I loved the sense of community I felt from working through The Artist’s Way together with the podcast and because of that I really wanted to contribute with my own artist date experiences. However, I kept procrastinating on writing you this email, because I felt insecure that my artist dates will sound boring in comparison to all those wild, bold and creative dates I imagine everyone else having.
The truth is that I struggled with my artist dates, precisely because of this perfectionism: that an artist date is only worth doing if it’s a wild, bold and creative whole day endevour. If not, I might as well tick something off of my to-do list, right? It took me almost half of the book to convince myself to start small. My first dates were awkward attempts to sneakily do some work or chores in a more “playful” way. I know, I know! But slowly, it got better. Here are my three simple dates I loved the most:
A DATE THAT TURNED INTO EVERYDAY: I got my first tarot deck that I’ve been contemplating getting for half a year, and threw myself a witchy reading. Since then it’s my daily routine and I find so much joy and guidance in my cool deck.
AN EASY ONE I STILL THINK OF: I fell in love with Billie Eilish after watching her documentary on a lazy Sunday morning eating frozen pizza. I’m aware this barely sounds like an artist date, but for this recovering perfectionist it felt like an inspiring vacation.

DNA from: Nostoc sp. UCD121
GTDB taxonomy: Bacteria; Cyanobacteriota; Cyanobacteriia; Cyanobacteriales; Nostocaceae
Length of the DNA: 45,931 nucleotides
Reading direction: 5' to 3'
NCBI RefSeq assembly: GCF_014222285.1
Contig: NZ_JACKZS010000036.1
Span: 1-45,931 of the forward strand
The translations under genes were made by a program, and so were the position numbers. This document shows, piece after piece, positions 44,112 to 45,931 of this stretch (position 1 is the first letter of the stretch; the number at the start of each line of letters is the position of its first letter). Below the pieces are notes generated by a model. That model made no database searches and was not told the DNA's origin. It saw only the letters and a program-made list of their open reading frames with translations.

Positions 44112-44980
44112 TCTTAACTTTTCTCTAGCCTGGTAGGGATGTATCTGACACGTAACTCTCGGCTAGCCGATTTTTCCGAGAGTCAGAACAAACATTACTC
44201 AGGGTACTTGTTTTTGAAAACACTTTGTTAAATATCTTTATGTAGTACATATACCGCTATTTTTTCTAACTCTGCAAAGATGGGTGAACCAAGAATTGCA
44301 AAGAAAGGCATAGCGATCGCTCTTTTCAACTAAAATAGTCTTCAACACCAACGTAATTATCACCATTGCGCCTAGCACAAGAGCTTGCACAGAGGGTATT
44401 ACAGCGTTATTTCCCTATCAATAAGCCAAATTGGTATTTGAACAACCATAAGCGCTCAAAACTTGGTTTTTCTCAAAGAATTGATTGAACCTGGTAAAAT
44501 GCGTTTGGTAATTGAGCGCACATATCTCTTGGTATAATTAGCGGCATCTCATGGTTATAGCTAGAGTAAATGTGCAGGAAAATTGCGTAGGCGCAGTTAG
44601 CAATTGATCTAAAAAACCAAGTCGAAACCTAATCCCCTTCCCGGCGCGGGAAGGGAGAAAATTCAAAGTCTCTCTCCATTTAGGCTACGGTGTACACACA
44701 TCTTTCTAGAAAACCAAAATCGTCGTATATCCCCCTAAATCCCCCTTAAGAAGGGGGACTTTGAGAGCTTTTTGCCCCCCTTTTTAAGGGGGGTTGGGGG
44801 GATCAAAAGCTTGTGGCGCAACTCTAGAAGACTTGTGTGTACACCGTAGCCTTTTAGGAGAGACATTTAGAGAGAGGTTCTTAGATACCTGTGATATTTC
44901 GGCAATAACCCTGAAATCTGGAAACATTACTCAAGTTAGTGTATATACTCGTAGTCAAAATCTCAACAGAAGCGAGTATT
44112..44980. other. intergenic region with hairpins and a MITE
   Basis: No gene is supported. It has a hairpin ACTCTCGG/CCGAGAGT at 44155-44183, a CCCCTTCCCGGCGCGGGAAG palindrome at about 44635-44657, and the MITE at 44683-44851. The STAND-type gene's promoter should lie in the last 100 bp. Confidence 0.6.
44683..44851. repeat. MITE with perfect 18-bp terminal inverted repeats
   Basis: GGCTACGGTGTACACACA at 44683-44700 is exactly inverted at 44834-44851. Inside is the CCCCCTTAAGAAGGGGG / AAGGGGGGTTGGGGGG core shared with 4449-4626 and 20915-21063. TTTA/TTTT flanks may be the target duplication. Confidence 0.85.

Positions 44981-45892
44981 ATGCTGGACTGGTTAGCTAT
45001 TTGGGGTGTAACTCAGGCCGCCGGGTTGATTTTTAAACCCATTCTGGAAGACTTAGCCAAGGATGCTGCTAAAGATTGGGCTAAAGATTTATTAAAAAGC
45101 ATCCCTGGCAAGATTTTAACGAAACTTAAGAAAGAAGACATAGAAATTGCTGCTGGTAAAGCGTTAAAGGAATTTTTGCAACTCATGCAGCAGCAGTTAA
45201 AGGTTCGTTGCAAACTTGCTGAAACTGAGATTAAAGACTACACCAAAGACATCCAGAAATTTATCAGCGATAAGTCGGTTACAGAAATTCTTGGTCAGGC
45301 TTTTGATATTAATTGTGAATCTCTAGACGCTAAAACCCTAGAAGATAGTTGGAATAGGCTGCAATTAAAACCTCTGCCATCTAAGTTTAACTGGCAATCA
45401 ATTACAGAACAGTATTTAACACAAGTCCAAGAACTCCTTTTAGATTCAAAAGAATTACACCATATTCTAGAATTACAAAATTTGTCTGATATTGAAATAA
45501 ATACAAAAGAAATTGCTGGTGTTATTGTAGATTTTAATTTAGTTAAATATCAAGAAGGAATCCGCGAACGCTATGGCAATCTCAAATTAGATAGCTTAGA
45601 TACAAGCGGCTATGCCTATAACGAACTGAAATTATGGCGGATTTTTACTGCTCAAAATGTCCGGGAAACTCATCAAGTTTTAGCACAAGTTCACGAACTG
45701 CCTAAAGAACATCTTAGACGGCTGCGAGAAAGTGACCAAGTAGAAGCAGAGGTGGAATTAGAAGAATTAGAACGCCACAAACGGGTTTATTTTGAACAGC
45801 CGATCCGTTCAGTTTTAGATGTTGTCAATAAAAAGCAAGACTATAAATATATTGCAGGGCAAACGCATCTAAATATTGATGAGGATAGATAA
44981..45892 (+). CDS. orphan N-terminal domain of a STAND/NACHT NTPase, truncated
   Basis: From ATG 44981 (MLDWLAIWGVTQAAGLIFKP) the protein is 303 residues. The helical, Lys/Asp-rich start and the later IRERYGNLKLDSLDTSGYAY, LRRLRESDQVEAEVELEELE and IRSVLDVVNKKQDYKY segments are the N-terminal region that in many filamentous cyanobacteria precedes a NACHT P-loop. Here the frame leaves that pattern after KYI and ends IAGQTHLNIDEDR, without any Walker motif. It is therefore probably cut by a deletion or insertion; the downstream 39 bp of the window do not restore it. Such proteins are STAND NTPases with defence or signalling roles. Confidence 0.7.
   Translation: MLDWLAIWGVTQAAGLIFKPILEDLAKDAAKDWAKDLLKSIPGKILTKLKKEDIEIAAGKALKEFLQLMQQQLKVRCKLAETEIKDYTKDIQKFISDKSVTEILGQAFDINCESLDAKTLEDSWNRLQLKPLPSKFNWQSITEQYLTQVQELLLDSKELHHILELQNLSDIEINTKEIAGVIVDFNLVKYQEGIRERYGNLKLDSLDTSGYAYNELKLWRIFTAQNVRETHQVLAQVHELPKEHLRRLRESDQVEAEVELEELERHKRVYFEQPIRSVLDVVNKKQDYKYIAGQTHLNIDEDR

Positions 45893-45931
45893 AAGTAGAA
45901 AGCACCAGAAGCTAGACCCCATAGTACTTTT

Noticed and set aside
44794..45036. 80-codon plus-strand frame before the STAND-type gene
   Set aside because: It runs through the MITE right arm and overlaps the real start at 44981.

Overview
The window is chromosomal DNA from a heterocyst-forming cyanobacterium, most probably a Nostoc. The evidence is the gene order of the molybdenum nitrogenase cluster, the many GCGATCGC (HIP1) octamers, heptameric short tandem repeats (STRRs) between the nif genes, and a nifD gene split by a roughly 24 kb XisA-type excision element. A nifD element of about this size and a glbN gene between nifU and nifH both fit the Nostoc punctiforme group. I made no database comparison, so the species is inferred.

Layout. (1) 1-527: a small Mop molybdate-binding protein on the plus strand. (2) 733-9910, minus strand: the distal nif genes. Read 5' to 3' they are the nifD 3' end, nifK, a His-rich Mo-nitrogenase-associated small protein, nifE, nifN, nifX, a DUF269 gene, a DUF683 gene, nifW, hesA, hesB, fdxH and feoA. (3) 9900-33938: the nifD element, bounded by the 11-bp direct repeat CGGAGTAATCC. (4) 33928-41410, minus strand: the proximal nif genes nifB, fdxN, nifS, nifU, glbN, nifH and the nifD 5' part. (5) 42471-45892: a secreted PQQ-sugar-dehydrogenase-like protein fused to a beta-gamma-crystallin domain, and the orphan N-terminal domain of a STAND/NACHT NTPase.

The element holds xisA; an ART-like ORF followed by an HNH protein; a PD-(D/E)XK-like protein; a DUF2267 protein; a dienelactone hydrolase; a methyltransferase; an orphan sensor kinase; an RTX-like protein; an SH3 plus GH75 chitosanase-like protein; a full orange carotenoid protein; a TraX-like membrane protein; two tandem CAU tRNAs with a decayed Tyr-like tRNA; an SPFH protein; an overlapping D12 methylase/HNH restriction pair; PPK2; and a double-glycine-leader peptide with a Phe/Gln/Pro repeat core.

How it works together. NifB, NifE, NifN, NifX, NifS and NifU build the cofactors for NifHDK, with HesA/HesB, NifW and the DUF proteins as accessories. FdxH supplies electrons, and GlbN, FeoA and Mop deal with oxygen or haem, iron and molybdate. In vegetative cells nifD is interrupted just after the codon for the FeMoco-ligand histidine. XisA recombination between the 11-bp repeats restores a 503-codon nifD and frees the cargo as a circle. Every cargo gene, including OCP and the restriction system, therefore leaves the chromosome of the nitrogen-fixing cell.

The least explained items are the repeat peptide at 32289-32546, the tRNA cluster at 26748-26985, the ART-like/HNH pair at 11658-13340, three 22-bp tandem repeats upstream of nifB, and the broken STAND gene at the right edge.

THE MOST ELABORATE ONE: I redecorated my whole working desk into an altar to my inner artist / child, full of treasures from the past and reminders for my envisioned future. This process included a three hour long visit to a tiny and lush boutique plant shop & cafe, where the owner was just as serious (if not more) about choosing my next leafy soulmate. Meanwhile we chatted about plants and I browsed through his beautiful book full of photographs of indoor garden projects, while he was pottering around and making his takeaway orders.
Then one day, towards the end of my Artist’s Way journey, a switch went off. I turned a fresh page in my planner where I usually write my weekly to do list, took a fat coloured pencil and drew a line, dividing the space of my to do list in half. I filled the upper half with lovely and joyful activities and let go of half of my chores. Each week since, I draw the line lower and lower, until one day, an artist date turns into an artist life.
Grace’s Mom is on a Year-Long Artist Date
One disappointment in this weird year of travels was the failed plan to visit UU congregations around the country (of course with the silver lining that my own traveled with me instead, via Zoom). I thus tried to really milk my weeklong stay at the North Carolina UU retreat, “The Mountain”, beginning with Easter weekend and ending up overlapping with the Southern Association of UU Ministers’ conference weekend. On my last breakfast there I struck up a conversation with one of the ministers in attendance, and naturally the topic turned to my travels and my gratitude for being able to gift myself a personal sabbatical year.
“I’m about to go on a five month travel sabbatical myself,” said the minister. “I’m going Forest Bathing all around the country.”